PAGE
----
neuro nursing is freaking hard!
- 0Jun 25, '10 by Lola77Tons of tests, confused patients, neuro checks Q2, slight changes in LOC, sudden seizures, plus cardiac issues to boot. I think the patient load should be 4-5. . .not the 6-7 I struggle with!
Just a short vent. DAMN it's hard!
- 0Aug 18, '11 by MochaNurseHi all,
Thanks for all the post I am a new grad RN, I just started on a neurosurgical unit in Albert Einstein Hospital in the Bronx on Tuesday and I feel like Im lost..Is that normal? It is alot of work that I pray to master one day soon.....I felt very overwhelmed when the day was done...there is so much to do for each patient and to learn..I feel like Im in school again getting ready to take my unit exam....Please help with any advice, It would be greatly appreciated..I feel like Im all alone? Has anyone else felt this way when they started their first nursing job..Do you guys have any tips that can save my job..My probation is about 3 months and I would love to pass it...I love nursing so I want to do my best!!!..Thanks in advance!!!
- 1Aug 31, '11 by ManderRNI work on a busy neurosurgical unit in the southeast where we have 5-6 patients per nurse. I've been there since the beginning of the year. When I first started, everything was confusing, and everything felt foreign. After 7 months, I feel that I am getting the hang of things. Don't get me wrong- I feel like I learn something new every day, but compared to where I was when I started, the difference is night and day. It will take you a while to get into your own habits, and to understand what to expect with each type of patient you care for. Eventually, you will learn that all surgical patients need to be weaned off of their IV meds, they need to poop, they need to walk. You will learn how to recognize complications like hematomas, CSF leaks, and what warrants calling the doctor for. No one expects you to know everything right away, and on my unit, I have never gotten in trouble for asking. I feel like I may have gotten on a few nerves for the multitude of questions I've had throughout these past few months, but at least I know I tried my best to give safe patient care.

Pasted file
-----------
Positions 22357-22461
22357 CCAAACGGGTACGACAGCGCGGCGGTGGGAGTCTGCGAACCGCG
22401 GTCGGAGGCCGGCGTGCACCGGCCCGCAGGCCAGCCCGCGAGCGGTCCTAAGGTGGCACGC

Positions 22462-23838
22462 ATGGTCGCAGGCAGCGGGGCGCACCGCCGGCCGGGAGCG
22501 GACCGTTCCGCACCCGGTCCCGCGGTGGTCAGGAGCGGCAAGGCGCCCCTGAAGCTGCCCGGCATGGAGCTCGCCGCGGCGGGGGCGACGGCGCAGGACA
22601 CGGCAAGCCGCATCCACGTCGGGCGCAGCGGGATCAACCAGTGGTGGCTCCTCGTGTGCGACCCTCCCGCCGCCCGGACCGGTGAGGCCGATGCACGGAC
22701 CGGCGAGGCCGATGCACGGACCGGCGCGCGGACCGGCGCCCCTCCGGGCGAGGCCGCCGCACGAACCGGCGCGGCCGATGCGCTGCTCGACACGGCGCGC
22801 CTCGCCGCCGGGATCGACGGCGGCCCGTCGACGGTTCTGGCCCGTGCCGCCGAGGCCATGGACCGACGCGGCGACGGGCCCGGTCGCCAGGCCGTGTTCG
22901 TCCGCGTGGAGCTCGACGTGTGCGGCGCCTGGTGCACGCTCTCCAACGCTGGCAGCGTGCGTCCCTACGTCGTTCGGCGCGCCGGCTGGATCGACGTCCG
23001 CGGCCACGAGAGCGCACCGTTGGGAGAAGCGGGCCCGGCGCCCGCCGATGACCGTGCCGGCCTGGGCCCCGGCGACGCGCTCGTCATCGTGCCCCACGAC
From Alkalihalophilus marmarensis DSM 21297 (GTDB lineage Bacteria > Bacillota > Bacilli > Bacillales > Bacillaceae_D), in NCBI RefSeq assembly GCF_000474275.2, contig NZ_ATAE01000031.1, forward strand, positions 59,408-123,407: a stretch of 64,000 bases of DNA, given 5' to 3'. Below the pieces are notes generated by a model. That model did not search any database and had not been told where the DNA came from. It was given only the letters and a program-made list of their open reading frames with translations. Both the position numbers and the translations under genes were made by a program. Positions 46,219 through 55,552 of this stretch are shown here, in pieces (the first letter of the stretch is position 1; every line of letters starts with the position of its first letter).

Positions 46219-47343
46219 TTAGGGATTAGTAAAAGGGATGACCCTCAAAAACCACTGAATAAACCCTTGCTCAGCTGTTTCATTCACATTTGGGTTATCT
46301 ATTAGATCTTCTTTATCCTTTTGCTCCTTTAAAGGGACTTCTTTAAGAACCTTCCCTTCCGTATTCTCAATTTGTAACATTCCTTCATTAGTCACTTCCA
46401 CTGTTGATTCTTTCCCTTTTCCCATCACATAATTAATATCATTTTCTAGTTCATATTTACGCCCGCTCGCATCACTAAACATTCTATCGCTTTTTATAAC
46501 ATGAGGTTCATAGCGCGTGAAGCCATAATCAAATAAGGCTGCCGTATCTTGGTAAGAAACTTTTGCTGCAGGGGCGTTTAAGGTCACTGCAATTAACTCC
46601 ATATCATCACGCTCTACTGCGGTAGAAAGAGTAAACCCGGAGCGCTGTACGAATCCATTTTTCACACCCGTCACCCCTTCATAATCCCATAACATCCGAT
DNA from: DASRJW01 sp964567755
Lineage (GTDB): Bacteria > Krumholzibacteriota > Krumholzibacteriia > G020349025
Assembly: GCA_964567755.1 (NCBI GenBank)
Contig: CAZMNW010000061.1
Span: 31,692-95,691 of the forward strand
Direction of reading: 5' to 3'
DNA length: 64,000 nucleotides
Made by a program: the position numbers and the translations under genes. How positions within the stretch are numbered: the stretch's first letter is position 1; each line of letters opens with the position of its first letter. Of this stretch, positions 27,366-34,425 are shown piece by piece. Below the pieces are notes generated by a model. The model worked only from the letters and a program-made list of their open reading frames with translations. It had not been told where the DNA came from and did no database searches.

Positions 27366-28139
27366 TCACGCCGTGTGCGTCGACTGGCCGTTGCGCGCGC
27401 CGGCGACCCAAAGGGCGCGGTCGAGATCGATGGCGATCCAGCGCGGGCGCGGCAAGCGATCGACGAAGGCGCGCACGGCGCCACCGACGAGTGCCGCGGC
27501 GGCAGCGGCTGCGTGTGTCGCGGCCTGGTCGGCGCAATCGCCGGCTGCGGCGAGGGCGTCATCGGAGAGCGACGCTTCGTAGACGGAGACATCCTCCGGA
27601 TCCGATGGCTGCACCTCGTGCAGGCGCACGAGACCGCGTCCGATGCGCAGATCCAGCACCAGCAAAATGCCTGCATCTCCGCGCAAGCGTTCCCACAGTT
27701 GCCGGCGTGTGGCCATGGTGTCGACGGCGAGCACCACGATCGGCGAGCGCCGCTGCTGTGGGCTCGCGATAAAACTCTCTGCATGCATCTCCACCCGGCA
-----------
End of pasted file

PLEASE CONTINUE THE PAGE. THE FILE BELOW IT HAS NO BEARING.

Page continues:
My biggest piece of advice is: stay organized. Make your schedule at the beginning of the day, and stay on top of it. Check charts often. Write everything down. Never be afraid to call the doctor for concerns you have, because you've got to start to trust your nursing intuition. The majority of the time, things are fine, but trust your gut. The worst feeling is going home after a shift, and feeling like you didn't do enough for a patient. Eventually, your brain will adapt. It just takes time. You will do great!
- 0Oct 31, '12 by YiceleQuote from Lola77I cannot agree more! I just started in the stroke unit and we have four pts, between tests, assessments q 2 hours,vitals q 2 hours, and now i just heard we dont need an extra nurse for TPA pts, im praying the rosary every day before I go to work!!!Tons of tests, confused patients, neuro checks Q2, slight changes in LOC, sudden seizures, plus cardiac issues to boot. I think the patient load should be 4-5. . .not the 6-7 I struggle with!
Just a short vent. DAMN it's hard!
- 0Nov 17, '12 by 3rdwingI work on a step down unit with 8 pt.s each, hate it. management even have the balls to tell us to give a presentation to the families in the early mornings when we are the MOST busy, what? yes! they have no brains!
Can you ask your coworkers to rally with you on this? Do you have a union, can you address safety issues? have the bosses work on the floor!
yes, we have to hold on to the job, I tell you, it is really hard to get a nursing job in a big hospital! Maybe you can discuss with your boss about acuity and safety?
The confused pts also drive me nuts but the family members can be the worse if they don't understand and demand things. Good luck!